DEVELOPERS BEWARE, PAPER HURTS: Facebook’s new app Paper has been receiving a lot of praise for its atheistically-pleasing design and content quality.
But, navigating the app is actually causing physical pain, thinks blogger Scott Hurff. Specifically, the carousel of tiles at the bottom of the app’s interface are unnatural to swipe through for the 90% of right-handed smartphone users. Hurff thinks Facebook overlooked “the thumb zone,” a term coined by author Steven Hoober in the book Designing Mobile Interfaces, which refers to “the most comfortable area for touch with one-handed use.”
Why is this important? App markets are being infiltrated with copy-cat apps and apps that perform similar tasks. And for users, who have to sort through these crowded app markets for the right choice, small things like thumb position can make or break an app. Developers should take notice and remember, the customer is always right. (Scott Hurff)
APPLE’S iWATCH MARKET: Morgan Stanley analysts estimate that in its first year on the market, Apple’s iWatch wearable computing device could generate up to $US17.5 billion in revenue. That translates to a first-year market that is 46% larger than the Apple iPad’s impressive first year sales of $US12 billion. This assumes Apple sells the iWatch at a $US299 price tag and is free from supply chain constraints. Morgan Stanley thinks iWatch should be positioned as an accessory to existing iOS devices like the iPhone and iPad. This sentiment falls in line with our belief that smart watches will serve as a robust extension to smartphone operating systems and apps. We detail this view in our report and forecast for smart watches. (GigaOm)
FORGET FITBIT, GIVE ME iWATCH ALREADY:Apple will be entering the wearables market at an opportune time, thinks Rachel Feltman at Quartz. After testing several popular fitness bands, Feltman feels the iWatch’s success will come by capitalising on the popularity of fitness bands and improving upon their features. She started out with an anti-wearable computing sentiment, but testing fitness bands warmed her up to the lifestyle and actually made her yearn for a wearable device loaded with killer apps and services. “It’s not that I need a wearable computer. But if I’m going to wear one — and that’s basically what a FitBit is — why can’t I check my email on it too? Apple, it turns out, agrees,” said Feltman. (Quartz)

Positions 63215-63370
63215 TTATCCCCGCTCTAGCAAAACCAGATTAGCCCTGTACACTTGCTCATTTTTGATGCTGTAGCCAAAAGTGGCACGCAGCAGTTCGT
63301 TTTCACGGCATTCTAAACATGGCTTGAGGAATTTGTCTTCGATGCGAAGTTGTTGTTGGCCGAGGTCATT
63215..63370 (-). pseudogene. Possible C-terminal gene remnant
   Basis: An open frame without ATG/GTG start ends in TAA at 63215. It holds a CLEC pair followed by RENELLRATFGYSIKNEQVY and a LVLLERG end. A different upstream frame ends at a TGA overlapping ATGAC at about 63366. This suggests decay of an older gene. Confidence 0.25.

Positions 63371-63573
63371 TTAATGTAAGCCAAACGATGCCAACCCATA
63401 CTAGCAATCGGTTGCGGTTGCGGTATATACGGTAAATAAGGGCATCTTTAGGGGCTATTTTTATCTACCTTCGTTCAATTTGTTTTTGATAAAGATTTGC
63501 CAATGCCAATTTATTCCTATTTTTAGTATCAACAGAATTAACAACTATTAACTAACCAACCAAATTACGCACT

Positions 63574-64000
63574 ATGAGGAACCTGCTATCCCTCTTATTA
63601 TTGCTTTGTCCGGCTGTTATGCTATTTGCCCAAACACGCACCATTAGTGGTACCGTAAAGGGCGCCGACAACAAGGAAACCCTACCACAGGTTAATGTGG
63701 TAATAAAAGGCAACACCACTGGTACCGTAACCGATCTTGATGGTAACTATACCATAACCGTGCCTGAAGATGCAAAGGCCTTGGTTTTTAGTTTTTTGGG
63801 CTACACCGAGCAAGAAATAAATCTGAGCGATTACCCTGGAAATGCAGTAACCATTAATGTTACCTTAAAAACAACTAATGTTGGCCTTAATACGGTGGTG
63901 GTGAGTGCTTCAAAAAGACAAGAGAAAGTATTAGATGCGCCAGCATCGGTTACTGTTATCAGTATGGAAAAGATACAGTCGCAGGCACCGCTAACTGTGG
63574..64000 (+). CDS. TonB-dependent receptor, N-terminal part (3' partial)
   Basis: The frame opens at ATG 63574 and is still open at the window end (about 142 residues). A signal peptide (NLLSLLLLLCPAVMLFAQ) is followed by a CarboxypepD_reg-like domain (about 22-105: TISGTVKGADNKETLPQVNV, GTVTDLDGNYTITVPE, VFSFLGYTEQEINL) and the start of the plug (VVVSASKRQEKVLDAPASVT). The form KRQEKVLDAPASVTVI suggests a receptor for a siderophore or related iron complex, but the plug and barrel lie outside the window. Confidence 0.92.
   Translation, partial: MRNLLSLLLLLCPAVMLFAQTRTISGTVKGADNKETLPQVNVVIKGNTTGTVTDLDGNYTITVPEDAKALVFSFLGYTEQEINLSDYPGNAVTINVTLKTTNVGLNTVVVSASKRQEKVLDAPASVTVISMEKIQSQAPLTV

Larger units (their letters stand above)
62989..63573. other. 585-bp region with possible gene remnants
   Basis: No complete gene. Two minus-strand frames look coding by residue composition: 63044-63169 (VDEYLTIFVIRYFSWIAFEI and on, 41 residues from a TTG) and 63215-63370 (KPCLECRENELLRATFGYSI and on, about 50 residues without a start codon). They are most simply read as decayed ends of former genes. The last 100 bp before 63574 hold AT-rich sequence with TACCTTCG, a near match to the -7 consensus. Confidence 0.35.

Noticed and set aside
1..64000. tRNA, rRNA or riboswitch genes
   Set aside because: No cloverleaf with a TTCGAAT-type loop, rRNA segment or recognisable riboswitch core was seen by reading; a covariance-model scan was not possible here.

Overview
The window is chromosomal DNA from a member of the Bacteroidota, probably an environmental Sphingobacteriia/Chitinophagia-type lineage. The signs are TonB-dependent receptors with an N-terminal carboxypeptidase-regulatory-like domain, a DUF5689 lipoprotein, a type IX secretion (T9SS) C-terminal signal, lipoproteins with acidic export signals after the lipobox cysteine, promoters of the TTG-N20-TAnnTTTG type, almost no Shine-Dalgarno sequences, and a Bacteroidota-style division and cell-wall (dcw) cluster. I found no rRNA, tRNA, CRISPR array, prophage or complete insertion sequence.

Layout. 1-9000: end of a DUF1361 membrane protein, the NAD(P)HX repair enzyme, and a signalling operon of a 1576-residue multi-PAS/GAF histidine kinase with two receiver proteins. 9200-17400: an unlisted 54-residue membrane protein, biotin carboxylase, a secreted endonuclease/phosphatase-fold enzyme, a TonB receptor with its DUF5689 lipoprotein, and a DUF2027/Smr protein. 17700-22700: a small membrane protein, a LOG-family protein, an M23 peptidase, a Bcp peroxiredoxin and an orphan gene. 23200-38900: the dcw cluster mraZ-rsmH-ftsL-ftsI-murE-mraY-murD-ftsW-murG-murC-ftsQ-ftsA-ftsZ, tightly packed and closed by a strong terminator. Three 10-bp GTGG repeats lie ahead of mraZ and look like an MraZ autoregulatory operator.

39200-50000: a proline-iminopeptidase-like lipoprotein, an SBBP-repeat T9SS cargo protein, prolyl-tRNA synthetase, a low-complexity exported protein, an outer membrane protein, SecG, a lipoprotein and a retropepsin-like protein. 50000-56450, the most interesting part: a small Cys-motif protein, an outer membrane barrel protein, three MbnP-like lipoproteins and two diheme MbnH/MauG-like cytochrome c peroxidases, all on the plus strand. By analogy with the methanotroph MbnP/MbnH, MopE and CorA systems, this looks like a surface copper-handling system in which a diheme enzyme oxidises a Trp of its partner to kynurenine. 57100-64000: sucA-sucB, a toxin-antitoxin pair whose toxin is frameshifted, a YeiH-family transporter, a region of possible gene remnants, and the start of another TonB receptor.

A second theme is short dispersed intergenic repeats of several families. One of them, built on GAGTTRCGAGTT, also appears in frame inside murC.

QUOTE OF THE DAY — “Our industry does not respect tradition — it only respects innovation. This is a critical time for the industry and for Microsoft. Make no mistake, we are headed for greater places — as technology evolves and we evolve with and ahead of it. Our job is to ensure that Microsoft thrives in a mobile and cloud-first world.” — Satya Nadella, Microsoft’s new CEO, in his first email as CEO to employees. (Microsoft)
APPLE OWNS THE U.S. HOLIDAY SEASON: Apple took 1.2 percentage points more of market share in the U.S. during the fourth quarter as all other competing platforms lost share, according to comScore. Apple’s market share ticked up to 41.8% but is still behind Android’s 51.% share. On the vendor side, Apple holds on to the top spot, with Samsung a distant second at 26.1% share. (comScore)
PEBBLE APP STORE: Smart watch maker Pebble has launched a proprietary app store, and the company is calling it, “the first open platform for sharing apps optimised for wearables.” The store so far features a few categories like fitness trackers and remotes, and even smart watch-optimised apps from location-based companies like Yelp and Foursquare. (TechCrunch)
LINE IN LATIN AMERICA: LINE, the messaging app highly popular in Japan, has secured a deal with Telefónica, the Spanish and Latin American telecom giant. LINE will look to expand beyond Japan starting in this region by having an exclusive presence as the default messenger on the Firefox OS mobile platform, which has a growing presence in Peru, Venezuela, Colombia, Uruguay, Brazil, and Mexico. (TechCrunch)
MICROSOFT INVESTS IN FOURSQUARE: Microsoft has agreed to a $US15 million investment in location-based services mobile app Foursquare. With this investment, Microsoft will gain access to Foursquare’s location data and ultimately, Foursquare will power location-aware services on future Windows Phone devices and on Bing search results. (GigaOm)
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